Patients with Chronic Obstructive Pulmonary Disease Walk with Altered Step Time and Step Width Variability as Compared with Healthy Control Subjects
Compared with control subjects, patients with chronic obstructive pulmonary disease (COPD) have an increased incidence of falls and demonstrate balance deficits and alterations in mediolateral trunk acceleration while walking. Measures of gait variability have been implicated as indicators of fall risk, fear of falling, and future falls.Objectives:
To investigate whether alterations in gait variability are found in patients with COPD as compared with healthy control subjects.Methods:
Twenty patients with COPD (16 males; mean age, 63.6 ± 9.7 yr; FEV1/FVC, 0.52 ± 0.12) and 20 control subjects (9 males; mean age, 62.5 ± 8.2 yr) walked for 3 minutes on a treadmill while their gait was recorded. The amount (SD and coefficient of variation) and structure of variability (sample entropy, a measure of regularity) were quantified for step length, time, and width at three walking speeds (self-selected and ±20% of self-selected speed). Generalized linear mixed models were used to compare dependent variables.Results:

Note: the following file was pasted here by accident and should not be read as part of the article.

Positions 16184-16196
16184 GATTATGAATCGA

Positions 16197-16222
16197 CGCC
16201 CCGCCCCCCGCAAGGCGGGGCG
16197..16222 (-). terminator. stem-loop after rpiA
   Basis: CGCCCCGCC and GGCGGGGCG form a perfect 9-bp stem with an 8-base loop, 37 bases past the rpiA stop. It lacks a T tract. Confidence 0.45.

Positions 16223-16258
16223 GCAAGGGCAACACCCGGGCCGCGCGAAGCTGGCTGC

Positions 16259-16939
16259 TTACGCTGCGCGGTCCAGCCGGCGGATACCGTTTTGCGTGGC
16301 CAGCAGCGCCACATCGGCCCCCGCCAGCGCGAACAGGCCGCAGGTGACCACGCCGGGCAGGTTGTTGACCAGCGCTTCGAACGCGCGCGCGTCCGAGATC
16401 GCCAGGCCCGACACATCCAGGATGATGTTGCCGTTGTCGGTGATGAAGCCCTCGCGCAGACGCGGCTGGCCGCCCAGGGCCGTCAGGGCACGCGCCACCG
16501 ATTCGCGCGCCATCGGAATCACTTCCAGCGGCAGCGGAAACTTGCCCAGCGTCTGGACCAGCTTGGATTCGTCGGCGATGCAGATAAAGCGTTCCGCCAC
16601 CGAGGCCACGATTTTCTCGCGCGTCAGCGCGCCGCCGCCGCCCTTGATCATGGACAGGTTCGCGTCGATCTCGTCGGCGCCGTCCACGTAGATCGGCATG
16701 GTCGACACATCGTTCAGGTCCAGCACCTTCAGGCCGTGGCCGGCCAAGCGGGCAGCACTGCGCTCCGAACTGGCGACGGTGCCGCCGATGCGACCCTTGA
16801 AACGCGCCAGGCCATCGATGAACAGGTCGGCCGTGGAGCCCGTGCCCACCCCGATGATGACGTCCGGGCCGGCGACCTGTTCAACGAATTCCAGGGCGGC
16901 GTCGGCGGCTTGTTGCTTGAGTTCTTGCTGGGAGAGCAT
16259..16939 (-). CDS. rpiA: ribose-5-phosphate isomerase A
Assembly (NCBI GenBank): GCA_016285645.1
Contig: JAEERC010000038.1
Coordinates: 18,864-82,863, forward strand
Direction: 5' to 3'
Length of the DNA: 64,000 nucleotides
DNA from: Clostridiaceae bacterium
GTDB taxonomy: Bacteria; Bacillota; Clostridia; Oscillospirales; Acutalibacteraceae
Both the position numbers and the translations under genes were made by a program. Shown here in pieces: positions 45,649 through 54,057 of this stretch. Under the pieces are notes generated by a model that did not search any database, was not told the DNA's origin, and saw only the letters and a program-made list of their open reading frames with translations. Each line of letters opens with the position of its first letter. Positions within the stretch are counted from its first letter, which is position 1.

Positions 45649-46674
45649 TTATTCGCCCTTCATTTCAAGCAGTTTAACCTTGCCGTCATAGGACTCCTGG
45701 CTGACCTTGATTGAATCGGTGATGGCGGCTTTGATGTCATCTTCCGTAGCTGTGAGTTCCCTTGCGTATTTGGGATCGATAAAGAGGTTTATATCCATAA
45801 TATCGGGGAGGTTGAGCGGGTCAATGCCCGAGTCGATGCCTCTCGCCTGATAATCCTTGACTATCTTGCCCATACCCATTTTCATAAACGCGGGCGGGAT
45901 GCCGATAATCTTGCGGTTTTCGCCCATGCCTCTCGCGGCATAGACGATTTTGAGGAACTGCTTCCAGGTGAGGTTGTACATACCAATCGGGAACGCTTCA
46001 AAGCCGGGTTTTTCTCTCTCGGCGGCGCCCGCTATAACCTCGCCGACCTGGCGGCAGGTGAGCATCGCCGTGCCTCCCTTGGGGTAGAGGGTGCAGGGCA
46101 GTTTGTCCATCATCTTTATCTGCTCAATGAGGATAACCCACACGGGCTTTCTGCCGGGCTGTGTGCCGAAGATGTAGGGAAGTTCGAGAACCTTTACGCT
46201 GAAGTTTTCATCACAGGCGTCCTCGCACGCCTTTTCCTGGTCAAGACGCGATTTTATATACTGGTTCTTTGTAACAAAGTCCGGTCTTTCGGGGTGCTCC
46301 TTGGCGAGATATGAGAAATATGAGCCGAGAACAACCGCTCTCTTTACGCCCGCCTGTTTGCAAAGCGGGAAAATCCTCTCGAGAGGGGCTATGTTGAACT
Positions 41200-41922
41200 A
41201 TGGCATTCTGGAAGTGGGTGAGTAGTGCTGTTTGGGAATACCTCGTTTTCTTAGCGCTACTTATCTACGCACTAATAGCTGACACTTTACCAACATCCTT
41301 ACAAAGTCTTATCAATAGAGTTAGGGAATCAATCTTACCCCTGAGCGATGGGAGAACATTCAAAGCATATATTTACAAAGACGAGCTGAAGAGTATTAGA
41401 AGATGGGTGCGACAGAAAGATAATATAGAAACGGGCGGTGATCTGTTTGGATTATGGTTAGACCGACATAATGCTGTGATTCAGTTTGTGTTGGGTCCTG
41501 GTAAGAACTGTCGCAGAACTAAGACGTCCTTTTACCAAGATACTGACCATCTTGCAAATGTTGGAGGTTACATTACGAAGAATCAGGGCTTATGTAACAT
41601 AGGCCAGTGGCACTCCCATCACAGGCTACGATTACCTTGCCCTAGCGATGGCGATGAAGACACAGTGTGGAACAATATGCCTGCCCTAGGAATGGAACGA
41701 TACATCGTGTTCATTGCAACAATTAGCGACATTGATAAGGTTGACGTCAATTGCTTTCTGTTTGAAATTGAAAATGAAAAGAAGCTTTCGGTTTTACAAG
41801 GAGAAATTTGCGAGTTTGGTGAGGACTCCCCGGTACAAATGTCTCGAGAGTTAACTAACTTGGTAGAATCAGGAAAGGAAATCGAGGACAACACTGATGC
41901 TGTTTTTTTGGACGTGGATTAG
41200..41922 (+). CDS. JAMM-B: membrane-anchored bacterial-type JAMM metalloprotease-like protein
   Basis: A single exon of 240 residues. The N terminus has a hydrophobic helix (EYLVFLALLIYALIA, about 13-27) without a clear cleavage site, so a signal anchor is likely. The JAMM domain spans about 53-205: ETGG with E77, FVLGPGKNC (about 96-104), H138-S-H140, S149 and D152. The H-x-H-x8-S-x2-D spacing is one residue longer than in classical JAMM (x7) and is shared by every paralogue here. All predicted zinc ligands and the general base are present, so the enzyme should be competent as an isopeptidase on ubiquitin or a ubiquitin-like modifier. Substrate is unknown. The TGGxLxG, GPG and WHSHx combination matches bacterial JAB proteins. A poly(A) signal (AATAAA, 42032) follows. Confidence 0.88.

Patients with COPD demonstrated increased mean and SD step time across all speed conditions as compared with control subjects. They also walked with a narrower step width that increased with increasing speed, whereas the healthy control subjects walked with a wider step width that decreased as speed increased. Further, patients with COPD demonstrated less variability in step width, with decreased SD, compared with control subjects at all three speed conditions. No differences in regularity of gait patterns were found between groups.Conclusions:
Patients with COPD walk with increased duration of time between steps, and this timing is more variable than that of control subjects. They also walk with a narrower step width in which the variability of the step widths from step to step is decreased. Changes in these parameters have been related to increased risk of falling in aging research. This provides a mechanism that could explain the increased prevalence of falls in patients with COPD.